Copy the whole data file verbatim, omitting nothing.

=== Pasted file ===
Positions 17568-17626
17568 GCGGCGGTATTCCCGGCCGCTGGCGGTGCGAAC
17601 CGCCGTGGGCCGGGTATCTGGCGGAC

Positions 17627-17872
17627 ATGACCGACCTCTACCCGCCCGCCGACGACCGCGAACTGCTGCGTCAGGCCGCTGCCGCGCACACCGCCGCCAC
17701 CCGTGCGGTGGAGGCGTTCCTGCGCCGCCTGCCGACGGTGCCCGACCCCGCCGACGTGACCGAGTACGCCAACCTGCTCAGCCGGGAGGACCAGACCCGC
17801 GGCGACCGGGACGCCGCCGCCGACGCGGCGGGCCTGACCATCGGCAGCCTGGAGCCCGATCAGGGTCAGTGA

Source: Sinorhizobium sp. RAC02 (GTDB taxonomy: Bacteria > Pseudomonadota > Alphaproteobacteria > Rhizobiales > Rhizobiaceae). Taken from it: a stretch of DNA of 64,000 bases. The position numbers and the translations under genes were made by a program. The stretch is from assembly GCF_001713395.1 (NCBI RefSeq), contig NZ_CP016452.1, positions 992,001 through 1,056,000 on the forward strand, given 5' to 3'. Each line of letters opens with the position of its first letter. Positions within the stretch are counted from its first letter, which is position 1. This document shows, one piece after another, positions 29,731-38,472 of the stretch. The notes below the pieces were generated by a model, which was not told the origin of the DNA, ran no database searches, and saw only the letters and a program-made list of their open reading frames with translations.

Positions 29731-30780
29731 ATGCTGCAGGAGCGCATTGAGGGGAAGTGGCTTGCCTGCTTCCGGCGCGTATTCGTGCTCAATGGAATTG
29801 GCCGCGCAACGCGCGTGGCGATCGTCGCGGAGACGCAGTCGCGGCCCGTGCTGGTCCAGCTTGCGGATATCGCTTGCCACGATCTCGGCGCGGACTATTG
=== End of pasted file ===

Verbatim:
Positions 17568-17626
17568 GCGGCGGTATTCCCGGCCGCTGGCGGTGCGAAC
17601 CGCCGTGGGCCGGGTATCTGGCGGAC

Positions 17627-17872
17627 ATGACCGACCTCTACCCGCCCGCCGACGACCGCGAACTGCTGCGTCAGGCCGCTGCCGCGCACACCGCCGCCAC
17701 CCGTGCGGTGGAGGCGTTCCTGCGCCGCCTGCCGACGGTGCCCGACCCCGCCGACGTGACCGAGTACGCCAACCTGCTCAGCCGGGAGGACCAGACCCGC
17801 GGCGACCGGGACGCCGCCGCCGACGCGGCGGGCCTGACCATCGGCAGCCTGGAGCCCGATCAGGGTCAGTGA

Source: Sinorhizobium sp. RAC02 (GTDB taxonomy: Bacteria > Pseudomonadota > Alphaproteobacteria > Rhizobiales > Rhizobiaceae). Taken from it: a stretch of DNA of 64,000 bases. The position numbers and the translations under genes were made by a program. The stretch is from assembly GCF_001713395.1 (NCBI RefSeq), contig NZ_CP016452.1, positions 992,001 through 1,056,000 on the forward strand, given 5' to 3'. Each line of letters opens with the position of its first letter. Positions within the stretch are counted from its first letter, which is position 1. This document shows, one piece after another, positions 29,731-38,472 of the stretch. The notes below the pieces were generated by a model, which was not told the origin of the DNA, ran no database searches, and saw only the letters and a program-made list of their open reading frames with translations.

Positions 29731-30780
29731 ATGCTGCAGGAGCGCATTGAGGGGAAGTGGCTTGCCTGCTTCCGGCGCGTATTCGTGCTCAATGGAATTG
29801 GCCGCGCAACGCGCGTGGCGATCGTCGCGGAGACGCAGTCGCGGCCCGTGCTGGTCCAGCTTGCGGATATCGCTTGCCACGATCTCGGCGCGGACTATTG